The other problem that I had with the Single Barrel is that because it doesn’t have the chest strap to sort of anchor it, it didn’t stay in place as well when I was taking the bottle out of the holster. I had the shoulder straps tightened pretty well, so I don’t think tightening them anymore would have made a difference, and likely would have ended up being more uncomfortable. It’s just funny that the main reason I wanted to try this pack is because it didn’t have the chest strap, and that was the main thing I missed!

Aside from those issues, I really do love the OrangeMud Hydraquiver Single Barrel, and would hands down use it over any other belt or handheld that I’ve tried (which is quite a few!).

If you’re interested in reading more about the OrangeMud Hydraquiver Single Barrel, check out these reviews by my fellow BibRave Pros:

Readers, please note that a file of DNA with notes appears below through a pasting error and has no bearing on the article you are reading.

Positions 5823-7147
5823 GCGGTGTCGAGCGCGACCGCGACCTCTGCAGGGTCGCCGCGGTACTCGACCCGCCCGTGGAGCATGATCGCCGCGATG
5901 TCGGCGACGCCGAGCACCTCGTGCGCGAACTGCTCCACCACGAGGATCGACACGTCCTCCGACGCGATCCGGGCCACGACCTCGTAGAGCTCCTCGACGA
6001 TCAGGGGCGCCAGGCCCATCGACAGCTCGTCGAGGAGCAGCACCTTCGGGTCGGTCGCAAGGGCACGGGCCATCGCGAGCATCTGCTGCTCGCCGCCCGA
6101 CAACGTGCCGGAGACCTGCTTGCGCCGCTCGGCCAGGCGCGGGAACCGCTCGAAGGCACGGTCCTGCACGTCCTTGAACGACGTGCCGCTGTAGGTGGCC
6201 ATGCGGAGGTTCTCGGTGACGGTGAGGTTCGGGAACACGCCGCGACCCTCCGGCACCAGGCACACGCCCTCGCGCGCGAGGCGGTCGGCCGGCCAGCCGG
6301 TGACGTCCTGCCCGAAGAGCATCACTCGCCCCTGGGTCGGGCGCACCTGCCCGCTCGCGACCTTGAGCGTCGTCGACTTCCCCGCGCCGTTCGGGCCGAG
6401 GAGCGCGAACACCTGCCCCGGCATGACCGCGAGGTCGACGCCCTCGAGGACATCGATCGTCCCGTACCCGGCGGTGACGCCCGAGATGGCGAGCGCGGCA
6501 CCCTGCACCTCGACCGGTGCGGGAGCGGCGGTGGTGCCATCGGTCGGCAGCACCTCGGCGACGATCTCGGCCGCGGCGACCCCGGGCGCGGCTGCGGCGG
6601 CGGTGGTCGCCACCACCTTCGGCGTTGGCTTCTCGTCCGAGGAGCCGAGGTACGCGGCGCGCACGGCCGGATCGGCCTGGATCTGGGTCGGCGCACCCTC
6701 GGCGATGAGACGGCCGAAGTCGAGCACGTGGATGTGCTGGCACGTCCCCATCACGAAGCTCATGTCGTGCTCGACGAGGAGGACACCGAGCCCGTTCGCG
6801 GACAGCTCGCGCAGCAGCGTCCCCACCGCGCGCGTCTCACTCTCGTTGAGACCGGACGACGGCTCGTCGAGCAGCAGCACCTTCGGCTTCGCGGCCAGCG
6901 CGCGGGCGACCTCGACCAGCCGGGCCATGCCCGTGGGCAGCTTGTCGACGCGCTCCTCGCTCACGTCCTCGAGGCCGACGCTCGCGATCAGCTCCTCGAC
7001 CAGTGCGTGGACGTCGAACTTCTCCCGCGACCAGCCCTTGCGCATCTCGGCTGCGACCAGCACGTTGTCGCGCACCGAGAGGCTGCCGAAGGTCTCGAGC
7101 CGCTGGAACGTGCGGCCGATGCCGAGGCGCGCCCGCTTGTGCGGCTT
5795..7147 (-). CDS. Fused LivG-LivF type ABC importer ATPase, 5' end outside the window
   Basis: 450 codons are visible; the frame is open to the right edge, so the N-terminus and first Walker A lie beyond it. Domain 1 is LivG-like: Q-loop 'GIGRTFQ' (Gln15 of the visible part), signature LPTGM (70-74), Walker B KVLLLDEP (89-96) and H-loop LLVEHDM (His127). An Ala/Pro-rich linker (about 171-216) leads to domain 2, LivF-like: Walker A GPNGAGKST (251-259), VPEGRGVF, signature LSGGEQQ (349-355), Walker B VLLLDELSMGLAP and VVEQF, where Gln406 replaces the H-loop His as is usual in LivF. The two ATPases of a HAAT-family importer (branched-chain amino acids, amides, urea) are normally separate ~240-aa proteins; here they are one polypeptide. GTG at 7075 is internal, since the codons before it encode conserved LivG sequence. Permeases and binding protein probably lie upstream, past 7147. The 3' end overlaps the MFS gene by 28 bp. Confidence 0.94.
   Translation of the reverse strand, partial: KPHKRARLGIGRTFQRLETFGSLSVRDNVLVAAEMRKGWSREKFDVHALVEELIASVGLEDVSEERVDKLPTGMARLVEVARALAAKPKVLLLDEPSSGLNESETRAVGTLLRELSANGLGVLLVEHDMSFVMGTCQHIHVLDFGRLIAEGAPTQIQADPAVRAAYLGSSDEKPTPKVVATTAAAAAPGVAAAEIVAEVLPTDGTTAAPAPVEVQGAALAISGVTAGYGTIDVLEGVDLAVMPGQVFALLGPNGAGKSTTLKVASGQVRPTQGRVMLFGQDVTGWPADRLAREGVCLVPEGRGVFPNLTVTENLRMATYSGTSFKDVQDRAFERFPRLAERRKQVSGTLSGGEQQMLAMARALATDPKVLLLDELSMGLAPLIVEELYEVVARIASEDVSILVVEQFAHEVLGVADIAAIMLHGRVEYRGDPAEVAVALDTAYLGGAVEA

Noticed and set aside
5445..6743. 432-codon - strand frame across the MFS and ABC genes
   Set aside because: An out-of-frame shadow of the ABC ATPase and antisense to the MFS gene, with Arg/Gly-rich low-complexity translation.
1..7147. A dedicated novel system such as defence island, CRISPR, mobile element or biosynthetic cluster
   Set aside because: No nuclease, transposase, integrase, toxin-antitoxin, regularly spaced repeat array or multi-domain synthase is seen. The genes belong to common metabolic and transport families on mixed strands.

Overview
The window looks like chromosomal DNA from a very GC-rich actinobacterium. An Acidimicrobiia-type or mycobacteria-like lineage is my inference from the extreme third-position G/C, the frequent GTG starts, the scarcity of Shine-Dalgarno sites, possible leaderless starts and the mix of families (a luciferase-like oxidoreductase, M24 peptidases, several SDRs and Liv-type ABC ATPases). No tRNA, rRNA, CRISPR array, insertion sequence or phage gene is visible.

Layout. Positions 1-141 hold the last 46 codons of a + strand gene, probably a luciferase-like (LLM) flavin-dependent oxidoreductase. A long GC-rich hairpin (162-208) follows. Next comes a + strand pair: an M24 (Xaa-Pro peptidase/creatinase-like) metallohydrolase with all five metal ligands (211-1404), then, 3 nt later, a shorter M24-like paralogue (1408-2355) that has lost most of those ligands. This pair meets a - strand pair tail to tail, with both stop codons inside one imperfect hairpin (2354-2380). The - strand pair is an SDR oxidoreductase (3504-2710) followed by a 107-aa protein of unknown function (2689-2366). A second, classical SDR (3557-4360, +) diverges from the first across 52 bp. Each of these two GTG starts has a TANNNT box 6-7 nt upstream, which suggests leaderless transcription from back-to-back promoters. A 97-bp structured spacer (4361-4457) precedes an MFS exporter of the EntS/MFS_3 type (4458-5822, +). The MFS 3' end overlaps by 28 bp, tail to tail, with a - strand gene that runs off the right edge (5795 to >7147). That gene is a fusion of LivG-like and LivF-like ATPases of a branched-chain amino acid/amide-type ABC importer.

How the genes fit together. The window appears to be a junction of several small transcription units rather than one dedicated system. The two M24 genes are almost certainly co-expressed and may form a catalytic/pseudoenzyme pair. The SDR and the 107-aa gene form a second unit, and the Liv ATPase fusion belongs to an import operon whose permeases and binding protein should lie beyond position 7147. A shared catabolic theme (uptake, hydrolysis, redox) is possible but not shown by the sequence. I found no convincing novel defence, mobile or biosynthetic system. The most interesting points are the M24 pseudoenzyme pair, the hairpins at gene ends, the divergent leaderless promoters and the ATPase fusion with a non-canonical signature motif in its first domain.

Frank | Mark | Gina | Katie | Emily

Also, don’t miss our Twitter #BibChat on May 3rd at 9 pm ET. OrangeMud will be our sponsor, and they usually do a sweet giveaway!

What is your preferred method of carrying hydration on long runs? Pack? Handheld? Belt?


Quick FlipBelt Review

I got a FlipBelt a few weeks ago because I lost the cheapo supremo arm band that I used to use on my shorter runs.  That arm band never worked particularly well, so I was kind of happy to be on the lookout for a replacement.  I originally intended to buy a new arm band, but I’d seen a couple of FlipBelt reviews on other running blogs, so I wanted to give it a try.

The FlipBelt is basically a flat tube of stretchy fabric with 4 different slits around the perimeter for you to access your stuff.  There’s also a nice little clip for your key, so you have some extra security with that.  The whole gimmick of the FlipBelt is that you can flip the belt inside out, so that that slits are on the inside, against your body, effectively locking your items in place so they don’t bounce out while you’re running.  You can watch the company’s promotional video here.